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    So...still not having a ton of luck with cardboard. Tried slowing it down even more and it seemed to be doing ok...but then the needle slipped off the other side which...did some not so pleasant things to my flywheel:

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    Kind of hard to tell from the photo...but that's my ground down washer melted into the flywheel Thankfully I was able to pry the needle and the washer out of there and run a sharp knife across the face of the flywheel to clean things up. Re-assembled and runs well again:

    Click image for larger version. 

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    Thought that was a neat angle how you can see the needle through the blur

    Slowed it WAY down to an agonizing crawl and was able to cut the cardboard without dislodging the needle again, and saw very little drag on the needle....but still didn't get a full clean cut on the bottom surface

    Still, got all the parts cut for the robot except the wooden linkages. Considered doing them with the laser but I think I'll just do them by hand And still have to dig out a suitable motor...somewhere I have one I pulled out of an old walkman that should be perfect. Just have to remember where it is.

    Don't think I'll try cardboard again unless I swap to mobeasts retainer or find a suitable bearing with a groove (since my attempts at grooving a bearing went so poorly and I'm running out of dead motors to steal bearings from.) Will probably just use the laser for any further cardboard cutting at this point. I don't use the laser enough anyway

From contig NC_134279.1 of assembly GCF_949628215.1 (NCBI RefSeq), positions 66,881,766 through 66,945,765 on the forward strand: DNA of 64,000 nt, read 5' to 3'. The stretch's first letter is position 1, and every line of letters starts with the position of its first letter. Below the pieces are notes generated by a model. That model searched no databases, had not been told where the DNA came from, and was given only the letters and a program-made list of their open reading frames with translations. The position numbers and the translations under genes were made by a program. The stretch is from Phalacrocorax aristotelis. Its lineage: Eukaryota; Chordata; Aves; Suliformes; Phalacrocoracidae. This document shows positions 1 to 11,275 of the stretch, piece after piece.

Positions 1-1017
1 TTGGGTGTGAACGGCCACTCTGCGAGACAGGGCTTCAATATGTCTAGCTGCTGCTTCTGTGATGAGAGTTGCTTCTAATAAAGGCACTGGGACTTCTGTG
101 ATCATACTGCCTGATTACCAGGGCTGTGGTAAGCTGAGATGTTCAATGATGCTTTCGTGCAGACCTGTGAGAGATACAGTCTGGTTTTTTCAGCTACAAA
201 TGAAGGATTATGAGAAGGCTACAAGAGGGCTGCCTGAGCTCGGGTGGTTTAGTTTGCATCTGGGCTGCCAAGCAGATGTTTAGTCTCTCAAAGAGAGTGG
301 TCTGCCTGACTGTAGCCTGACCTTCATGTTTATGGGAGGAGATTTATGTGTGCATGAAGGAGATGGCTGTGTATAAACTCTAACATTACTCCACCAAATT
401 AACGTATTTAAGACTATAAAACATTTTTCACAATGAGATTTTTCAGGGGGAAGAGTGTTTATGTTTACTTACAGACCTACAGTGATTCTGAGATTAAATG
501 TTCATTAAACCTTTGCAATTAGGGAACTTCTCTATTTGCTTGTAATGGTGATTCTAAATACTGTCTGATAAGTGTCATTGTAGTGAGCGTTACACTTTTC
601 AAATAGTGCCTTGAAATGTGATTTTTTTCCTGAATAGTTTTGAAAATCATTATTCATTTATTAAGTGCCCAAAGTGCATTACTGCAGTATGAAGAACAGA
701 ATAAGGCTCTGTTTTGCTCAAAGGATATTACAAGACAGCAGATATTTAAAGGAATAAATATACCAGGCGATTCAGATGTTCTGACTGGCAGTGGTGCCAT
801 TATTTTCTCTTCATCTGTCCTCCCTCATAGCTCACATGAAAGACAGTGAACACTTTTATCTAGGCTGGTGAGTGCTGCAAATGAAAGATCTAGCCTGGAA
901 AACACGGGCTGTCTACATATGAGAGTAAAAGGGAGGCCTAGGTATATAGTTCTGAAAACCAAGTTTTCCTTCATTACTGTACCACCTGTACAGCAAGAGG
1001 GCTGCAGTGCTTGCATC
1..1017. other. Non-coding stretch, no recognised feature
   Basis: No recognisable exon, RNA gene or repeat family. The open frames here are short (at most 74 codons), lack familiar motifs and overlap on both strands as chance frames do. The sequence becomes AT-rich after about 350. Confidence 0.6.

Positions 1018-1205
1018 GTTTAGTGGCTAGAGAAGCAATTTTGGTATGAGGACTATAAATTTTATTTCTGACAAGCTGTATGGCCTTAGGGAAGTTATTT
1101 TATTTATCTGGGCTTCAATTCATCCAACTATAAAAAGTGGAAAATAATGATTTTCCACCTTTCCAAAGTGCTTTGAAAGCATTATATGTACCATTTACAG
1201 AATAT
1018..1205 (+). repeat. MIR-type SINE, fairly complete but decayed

Heck, this robot could probably just be made from foamboard...I only did it out of cardboard out of hopes that it would be a little more sturdy...but I'm not convinced it will be any better than foam would have been.

    Just waiting on it to cool down a bit so I can go searching for that motor in the attic of my shop....our pool is still holding at 95f so the attic is probably a touch warm for a few hours after sunset
    Stop in and say hi in the unofficial FT IRC channel!

  8. #1468
    dkj4linux's Avatar
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    Quote Originally Posted by jhitesma View Post
    ...
    Heck, this robot could probably just be made from foamboard...I only did it out of cardboard out of hopes that it would be a little more sturdy...but I'm not convinced it will be any better than foam would have been.

    Just waiting on it to cool down a bit so I can go searching for that motor in the attic of my shop....our pool is still holding at 95f so the attic is probably a touch warm for a few hours after sunset
    Yep! You could really do MUCH better with foamboard, Jason. If that cardboard robot appealed to you... then our old friend Tom McGuire does some stuff that should be right up your alley...